The 1840 Tithe Map shows three plots, numbers 44, 45 and 46, at the south end of Locks Hill at the junction of the Old Shoreham Road. These three plots were owned by John Borrer of Portslade Manor. This land was also Rectorial Glebe land which required John Borrer to pay a yearly fee to the Revd John Hoper of St Nicolas Church.

Plot 44 on the east side of Locks Hill at Southern Cross was a large field called Freemans Court, where Sellaby House and the Brackenbury Schools are today. This was a plot of 2 acres of arable land with no buildings. Freemans Court is a strange name for a large field, it is possible that there once stood an unrecorded house on this land. In later years Plot 44 was purchased by Hannah Brackenbury so that the ‘1872’ St Nicolas School and the 1870s  Sellaby House could be built there.

The Archdeaconry of Lewes Register of Wills lists for the 8 April 1738, a John Freeman, a yeoman of Portslade, (a yeoman was a land owner in the 18th century). John Freeman was born in Portslade in 1672 and married Miss S. Newman on 8 February 1704 in  St Nicolas Church , he was buried in St Nicolas churchyard on 26 November 1737.
John was the son of William Freeman (d.1680) and Elizabeth (d.1679) who were also buried in St Nicolas churchyard.

Plot 45, Freemans Court Cottages, were situated on the west side of Locks Hill, where Tate's Garage and the recently built Freeman’s View houses are today.

Plot 46, North Cottages, built in 1738, are on the west side of Locks Hill and still survives to this day, but is now a single residence called Freeman’s Cottage.
Coincidentally the North Cottages (now Freeman's Cottage) were built a year after John Freeman died.

The next plot north of North Cottages (now Freeman’s Cottage) in Locks Hill was plot number 105. It was named Eight Pieces Plantation, a wooded area owned by John Hall of Portslade House.

In 1881 John Borrer of Portslade Manor sold his estate which included, the East and West Manor Farms, Freemans Court Cottages and the Old Rectory and its lands.

copyright © D. Sharp
Locks Hill at the Old Shoreham Road junction in 1909
N.B. Historic records show ‘Freeman’s Cottage’ is the
only location that used an apostophe ‘S with the name ‘Freeman’

It was most likely that these two terraced cottages were erected as tied cottages for workers on the Portslade Manor’s two farms. But there have been recent fanciful ideas as to the occupants. For example, Captain Bately thought number 8 might have been the vicarage, although in reality the vicarage has always been next to the church. Other people thought it might have been occupied by the schoolmaster because the school was just across the road.

copyright © D. Sharp
Number 8 - Freeman's Cottage, the year 1738 is inscribed
above the doorway

The cottages were heavily populated in times past. For example, in the 1841 census no less than 41 souls were living there and earned their living on the land.

Agricultural Labourers:- Samuel Hobden, William Hobden, Henry Hobden, John Hobden (aged 12), Thomas Pollington, Thomas Geer, William Geer, George Aldridge, William Aldridge, Thomas Truseler, William Truseler

Labourers:- Richard Patching, Edward White, David David Winton

By 1861 the number of occupants had grown to 48.

Agricultural Labourers:- Thomas Geer, aged 42, married, James Duke, aged 30, married, Thomas Geer aged 42, married, Samuel Sanders, aged 69, married,

Gardeners:- William Mills, aged 44, married, John Gander, aged 51

Bricklayers:- William Truseler, aged 58, married, George Miles, aged 40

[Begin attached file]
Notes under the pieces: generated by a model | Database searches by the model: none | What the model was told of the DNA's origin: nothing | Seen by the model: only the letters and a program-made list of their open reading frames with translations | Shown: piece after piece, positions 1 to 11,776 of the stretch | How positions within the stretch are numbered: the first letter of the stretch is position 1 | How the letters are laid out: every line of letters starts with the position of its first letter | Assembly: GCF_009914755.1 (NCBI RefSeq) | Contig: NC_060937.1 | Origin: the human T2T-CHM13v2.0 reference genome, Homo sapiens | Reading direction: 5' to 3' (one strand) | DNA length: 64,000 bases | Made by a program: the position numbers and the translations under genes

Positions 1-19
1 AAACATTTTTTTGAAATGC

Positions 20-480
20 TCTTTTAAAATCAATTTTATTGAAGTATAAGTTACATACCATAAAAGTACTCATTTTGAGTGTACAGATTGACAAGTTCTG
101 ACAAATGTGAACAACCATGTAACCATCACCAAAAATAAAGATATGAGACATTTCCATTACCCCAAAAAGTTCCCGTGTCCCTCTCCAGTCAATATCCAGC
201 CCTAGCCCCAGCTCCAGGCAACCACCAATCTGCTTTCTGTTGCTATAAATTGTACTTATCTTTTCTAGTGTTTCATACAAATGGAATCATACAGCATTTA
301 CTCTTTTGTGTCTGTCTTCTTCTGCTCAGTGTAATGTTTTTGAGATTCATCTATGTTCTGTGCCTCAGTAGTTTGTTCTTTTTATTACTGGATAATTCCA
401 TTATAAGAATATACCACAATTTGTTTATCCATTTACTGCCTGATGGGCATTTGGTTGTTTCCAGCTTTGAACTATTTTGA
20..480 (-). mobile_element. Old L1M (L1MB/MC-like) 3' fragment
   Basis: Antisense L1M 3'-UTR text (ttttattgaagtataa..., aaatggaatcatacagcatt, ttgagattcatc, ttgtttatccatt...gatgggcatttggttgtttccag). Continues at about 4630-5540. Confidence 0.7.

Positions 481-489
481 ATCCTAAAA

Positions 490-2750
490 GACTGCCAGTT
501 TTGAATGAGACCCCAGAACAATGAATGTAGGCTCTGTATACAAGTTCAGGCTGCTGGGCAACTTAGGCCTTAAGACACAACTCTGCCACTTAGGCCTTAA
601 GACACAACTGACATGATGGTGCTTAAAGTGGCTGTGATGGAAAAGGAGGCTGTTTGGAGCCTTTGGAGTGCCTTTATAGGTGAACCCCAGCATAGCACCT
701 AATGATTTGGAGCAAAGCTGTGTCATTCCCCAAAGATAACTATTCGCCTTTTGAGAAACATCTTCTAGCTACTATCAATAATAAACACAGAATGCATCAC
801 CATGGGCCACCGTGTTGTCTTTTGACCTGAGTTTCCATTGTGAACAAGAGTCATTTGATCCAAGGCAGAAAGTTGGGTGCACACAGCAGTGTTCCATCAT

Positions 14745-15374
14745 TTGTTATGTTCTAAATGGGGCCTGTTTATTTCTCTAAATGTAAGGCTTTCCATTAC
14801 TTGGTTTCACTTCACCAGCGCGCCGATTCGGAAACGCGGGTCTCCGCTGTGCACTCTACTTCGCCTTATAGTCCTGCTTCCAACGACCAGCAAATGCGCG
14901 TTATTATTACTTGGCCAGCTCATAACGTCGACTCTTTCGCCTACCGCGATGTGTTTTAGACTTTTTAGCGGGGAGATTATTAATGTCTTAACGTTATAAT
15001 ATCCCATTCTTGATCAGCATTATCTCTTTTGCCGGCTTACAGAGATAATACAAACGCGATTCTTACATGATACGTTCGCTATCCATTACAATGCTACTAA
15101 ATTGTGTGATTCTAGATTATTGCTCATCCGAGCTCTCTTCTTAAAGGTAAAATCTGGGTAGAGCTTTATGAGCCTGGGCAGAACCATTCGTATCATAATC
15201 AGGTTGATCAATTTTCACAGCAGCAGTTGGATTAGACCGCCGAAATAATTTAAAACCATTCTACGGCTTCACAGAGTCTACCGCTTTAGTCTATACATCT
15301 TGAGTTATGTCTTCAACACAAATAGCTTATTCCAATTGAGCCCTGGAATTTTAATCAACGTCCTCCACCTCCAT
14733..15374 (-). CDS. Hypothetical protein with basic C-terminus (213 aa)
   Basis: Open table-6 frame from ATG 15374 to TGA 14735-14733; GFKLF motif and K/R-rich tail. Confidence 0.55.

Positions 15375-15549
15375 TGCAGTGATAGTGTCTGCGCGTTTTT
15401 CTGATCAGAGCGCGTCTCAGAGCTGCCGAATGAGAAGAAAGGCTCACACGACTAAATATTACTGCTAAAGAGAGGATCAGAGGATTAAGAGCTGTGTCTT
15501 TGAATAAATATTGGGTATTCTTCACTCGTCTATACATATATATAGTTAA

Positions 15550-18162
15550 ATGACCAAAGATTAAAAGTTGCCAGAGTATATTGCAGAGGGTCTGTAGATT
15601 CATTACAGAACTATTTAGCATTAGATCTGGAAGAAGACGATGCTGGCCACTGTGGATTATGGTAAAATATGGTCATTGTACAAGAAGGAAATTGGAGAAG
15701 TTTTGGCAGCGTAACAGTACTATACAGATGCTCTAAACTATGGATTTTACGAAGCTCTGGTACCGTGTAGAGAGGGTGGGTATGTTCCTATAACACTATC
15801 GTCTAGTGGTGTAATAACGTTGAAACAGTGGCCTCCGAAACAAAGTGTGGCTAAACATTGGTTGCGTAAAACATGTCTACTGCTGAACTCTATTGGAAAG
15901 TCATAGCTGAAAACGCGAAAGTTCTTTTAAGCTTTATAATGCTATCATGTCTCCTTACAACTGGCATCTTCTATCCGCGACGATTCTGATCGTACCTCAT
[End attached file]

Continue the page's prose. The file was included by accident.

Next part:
Blacksmith:- William Coom

Shepherd:- Richard Beard, aged 63, married

1891 Census for Freeman's Court Cottages:-

Number 1 – Thomas Turner, gardener, 28, wife, 3 sons

Number 2 – John Povey, 41, gas labourer, 2 sons, 2 daughters, 1 boarder

Number 3 – William Payne, 35, gas stoker, wife, 4 sons, 2 daughters

Number 4 – Samuel Ayling, 31, brick-layer, wife, 4 daughters, 1 son

Number 5 – Stephen Downer, 62, gardener, wife, 1 boarder also a gardener

Number 6 – Alfred Burtenshaw, 48, gardener, wife, 1 daughter, 1 son

North Cottages (Freeman's Cottage) :-
Number 7 – Stephen Baker, 63, retired, wife

In 1902 the cottages were owned by J. Eardley Hall of Barrow Hill, Henfield, whose family had once owned Portslade House. Mr Hall had new outside lavatories installed for the cottages in 1902. A modern innovation was that they were to be connected with the main sewer, and obviously there would be no need for cess-pits any more, so the old privies were filled in. There were four lavatories for the lower block, and two for the cottages facing Locks Hill. The plans were drawn up by Harry James Burt and approved by Portslade Council.

In 1923 the cottages were up for sale. Numbers 7 and 8 (now Freeman's Cottage) boasted the following:

Two bedrooms, one with a fireplace

A living room with a kitchener

A scullery with a copper and sink

A strip of gardener

A frontage to Locks Hill of 66-ft

These cottages were let to Alfred Burtenshaw and William Town for four shillings a week.

 copyright © G. Osborne
1920s photograph of Tate's Garage at Southern Cross, next to garage's low brick building is a shop front built into the south end of  the former Number 1, Freemans Court Cottage.

The lower cottages (Freemans Court Cottages) were described as a corner block of four freehold cottages, flint and timber built, and had three bedrooms, one with a fireplace, but otherwise the same amenities as numbers 7 and 8. The original frontage to Locks Hill was around 79-ft, while the return frontage to Old Shoreham Road was 123-ft. These cottages were let to Messrs Ford, Greenfield, Glazebrook , and Passiful at four shilling and two pennies a week. Adjoining number 3 were two rooms that were not inhabited. The lower cottages were demolished in the 1950s.

However, the upper cottages (Freeman's Cottage) remains to this day, although as a single residence rather than two cottages, and now numbered 8 rather than 7 and 8. On 22 September 1971 it became a Grade II listed building. It is interesting to note that the central, ribbed, plank door is an original feature.

copyright © D. Sharp
Number 8 - Freeman's Cottage, built in 1738

In the summer of 2000 a large board appeared in the garden. At first it was stated that the cottage would be sold by auction, but then another sign said it was for sale at £150,000. How those old-time labourers would have gasped at the price.